New high-resolution mapping data have shown that when governments grant and enforce forest rights, indigenous and other local communities successfully stop loggers, extractive companies, and settlers from illegally destroying the forests and releasing carbon pollution into the atmosphere. The same study estimated that indigenous peoples and local communities have legal or official rights to nearly 2 million square miles of forests worldwide, representing 37.7 billion tons of carbon.
The report on Peru was released in Paris, two weeks before the United Nations’ COP21 gathering, during an informal briefing that brought together indigenous leaders from Indonesia, Central America, and the Amazon. Their goal is to relate their efforts to save the forests that are fundamental to slowing climate change.
Peru’s Human Rights Ombudsman documented 1,935 social conflicts of opposition to mining projects between 2006 and 2014, and Global Witness has found that 80% of the deaths of environmental and land defenders in Peru from 2002 to 2014 related to protests against extractive-sector projects.
Perhaps nowhere has the conflict over land been more vicious than in Alto Tamaya-Saweto, a small indigenous forest community in the Peruvian Amazon, whose plight is documented in the report. The 310-square-mile area is the ancestral home of 32 Ashéninka families, who have maintained small farms and fished and hunted in their forest for generations. The Peruvian government approved Forest Law 27308 in the early 2000s, opening the floodgates for logging concessions. Three such concessions overlapped with Saweto’s native territory, bringing with it both legal and illegal logging.
To protect Saweto’s territory from these threats, community leaders submitted a land title application in 2003 and denounced the illegal logging happening on their land. Between 2003 and 2004, Saweto leaders placed four complaints with authorities, but these were ignored and the land title requests went unheeded. As the conflict intensified, community leaders requested government protection from loggers, but were ignored. Tragically, illegal loggers murdered four Saweto leaders—Edwin Chota, Jorge Ríos Pérez, Leoncio Quincima Meléndez, and Francisco Pinedo—in September 2014. Even then, the government dragged its feet in granting a land title to the community, doing so only in September 2015 after a 12-year battle.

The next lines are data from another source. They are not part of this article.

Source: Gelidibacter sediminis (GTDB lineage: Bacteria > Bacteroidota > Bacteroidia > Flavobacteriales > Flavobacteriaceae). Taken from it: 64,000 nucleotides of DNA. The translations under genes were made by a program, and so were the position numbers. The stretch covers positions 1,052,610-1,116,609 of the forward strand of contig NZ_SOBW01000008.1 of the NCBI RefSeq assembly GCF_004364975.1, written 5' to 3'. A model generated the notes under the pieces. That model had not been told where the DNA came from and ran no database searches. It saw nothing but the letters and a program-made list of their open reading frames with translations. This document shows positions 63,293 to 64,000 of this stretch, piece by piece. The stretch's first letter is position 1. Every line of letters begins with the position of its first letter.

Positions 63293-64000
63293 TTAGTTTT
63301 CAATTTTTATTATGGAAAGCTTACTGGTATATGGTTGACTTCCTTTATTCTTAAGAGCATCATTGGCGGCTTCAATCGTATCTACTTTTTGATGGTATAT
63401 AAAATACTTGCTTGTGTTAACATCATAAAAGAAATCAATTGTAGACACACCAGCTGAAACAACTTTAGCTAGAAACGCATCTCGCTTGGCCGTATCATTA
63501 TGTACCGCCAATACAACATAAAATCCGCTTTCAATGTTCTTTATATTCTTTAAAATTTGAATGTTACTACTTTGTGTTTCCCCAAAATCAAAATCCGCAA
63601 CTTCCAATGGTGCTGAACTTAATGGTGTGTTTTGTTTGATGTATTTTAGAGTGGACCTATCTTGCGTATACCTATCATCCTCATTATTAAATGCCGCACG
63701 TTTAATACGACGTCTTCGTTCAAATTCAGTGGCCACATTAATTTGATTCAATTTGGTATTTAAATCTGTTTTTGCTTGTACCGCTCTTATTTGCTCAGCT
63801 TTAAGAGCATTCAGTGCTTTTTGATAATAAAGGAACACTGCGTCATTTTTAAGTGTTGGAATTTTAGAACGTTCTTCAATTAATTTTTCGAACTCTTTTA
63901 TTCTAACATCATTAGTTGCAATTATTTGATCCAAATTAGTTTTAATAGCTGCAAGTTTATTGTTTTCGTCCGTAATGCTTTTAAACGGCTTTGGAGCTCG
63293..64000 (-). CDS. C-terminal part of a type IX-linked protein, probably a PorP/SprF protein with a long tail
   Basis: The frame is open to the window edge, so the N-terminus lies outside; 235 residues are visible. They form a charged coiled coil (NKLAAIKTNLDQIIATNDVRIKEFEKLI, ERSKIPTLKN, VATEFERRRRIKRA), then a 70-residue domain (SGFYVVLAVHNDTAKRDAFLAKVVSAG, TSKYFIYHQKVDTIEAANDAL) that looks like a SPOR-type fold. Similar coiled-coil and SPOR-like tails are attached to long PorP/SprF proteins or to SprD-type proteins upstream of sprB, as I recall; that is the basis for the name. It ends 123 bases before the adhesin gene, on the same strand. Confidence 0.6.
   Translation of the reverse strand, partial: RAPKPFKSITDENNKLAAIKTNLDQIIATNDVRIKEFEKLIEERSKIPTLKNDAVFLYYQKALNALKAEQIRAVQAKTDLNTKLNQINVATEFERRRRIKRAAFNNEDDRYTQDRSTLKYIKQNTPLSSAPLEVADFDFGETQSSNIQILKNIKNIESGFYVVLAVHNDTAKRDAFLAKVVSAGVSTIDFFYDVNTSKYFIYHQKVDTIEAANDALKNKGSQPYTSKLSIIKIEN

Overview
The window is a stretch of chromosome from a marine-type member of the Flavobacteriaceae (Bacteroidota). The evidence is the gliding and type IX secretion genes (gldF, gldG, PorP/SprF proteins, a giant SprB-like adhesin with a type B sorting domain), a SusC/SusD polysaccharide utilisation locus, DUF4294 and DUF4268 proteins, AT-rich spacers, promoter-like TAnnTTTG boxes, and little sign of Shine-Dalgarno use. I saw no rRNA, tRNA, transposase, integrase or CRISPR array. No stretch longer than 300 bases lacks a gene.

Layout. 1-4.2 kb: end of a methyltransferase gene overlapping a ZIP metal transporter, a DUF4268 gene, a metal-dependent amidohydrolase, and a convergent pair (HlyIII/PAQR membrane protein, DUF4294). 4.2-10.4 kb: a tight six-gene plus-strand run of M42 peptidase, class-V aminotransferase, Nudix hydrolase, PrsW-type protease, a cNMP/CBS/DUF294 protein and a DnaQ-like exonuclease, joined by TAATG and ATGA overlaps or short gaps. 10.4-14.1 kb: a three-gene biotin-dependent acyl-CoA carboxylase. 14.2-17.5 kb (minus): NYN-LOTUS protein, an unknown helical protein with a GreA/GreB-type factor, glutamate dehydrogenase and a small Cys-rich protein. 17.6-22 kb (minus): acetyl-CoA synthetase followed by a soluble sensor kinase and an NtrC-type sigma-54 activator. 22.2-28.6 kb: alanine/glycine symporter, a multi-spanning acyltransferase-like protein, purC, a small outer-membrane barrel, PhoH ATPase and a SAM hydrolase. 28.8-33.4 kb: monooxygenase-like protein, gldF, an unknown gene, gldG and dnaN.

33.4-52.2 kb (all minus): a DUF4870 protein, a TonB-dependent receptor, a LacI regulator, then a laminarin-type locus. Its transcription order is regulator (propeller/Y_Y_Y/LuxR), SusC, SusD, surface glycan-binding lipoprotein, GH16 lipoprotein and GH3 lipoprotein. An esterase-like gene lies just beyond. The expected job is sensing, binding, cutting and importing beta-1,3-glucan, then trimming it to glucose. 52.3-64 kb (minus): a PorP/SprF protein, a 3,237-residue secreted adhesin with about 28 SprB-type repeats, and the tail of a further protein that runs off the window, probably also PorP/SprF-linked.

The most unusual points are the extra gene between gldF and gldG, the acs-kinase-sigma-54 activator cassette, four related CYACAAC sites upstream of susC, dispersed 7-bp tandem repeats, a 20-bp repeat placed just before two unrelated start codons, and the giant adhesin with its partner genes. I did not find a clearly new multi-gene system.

“If it hadn’t been for the murders, the State wouldn’t have ever paid attention to what was happening in our community,” said Diana Rios, daughter of one of the murdered leaders.
“It shouldn’t take the murder of activists before the government acts. But the Saweto tragedy could be repeated elsewhere if land-titling processes are not greatly sped up.”
– Diana Rios, daughter of a slain environmental defender from the Alto Tamaya-Saweto community in Peru.
Margoth Quispe, legal representative for the Ashéninka community of Saweto, said the solution is simple: “What we need is for the government to demonstrate political will at the highest levels, and to insist that titling indigenous lands be made a priority at every level of government.”
Saweto’s fight for land rights is emblematic of a global struggle. Indigenous peoples and local communities claim or have customary use of as much as 65% of the world’s land area, yet a study by the Rights and Resources Initiative (RRI) showed that only 10% of land in 64 countries is legally owned by indigenous peoples and local communities. Legal recognition of indigenous lands and management systems therefore represents an important opportunity to protect forests worldwide and mitigate climate change.
“We call on the Government of Peru to honour its commitments on climate change,” said Alex Soros, founder of the Alex Soros Foundation (ASF), which recognized Saweto last year with the ASF Prize for Environmental and Human Right Activism. “With its vast rainforests populated by indigenous peoples, titling land to these communities would be an important first step in meeting Peru’s climate change obligations while, at the same time, helping bring to an end an era of shocking human rights abuses.”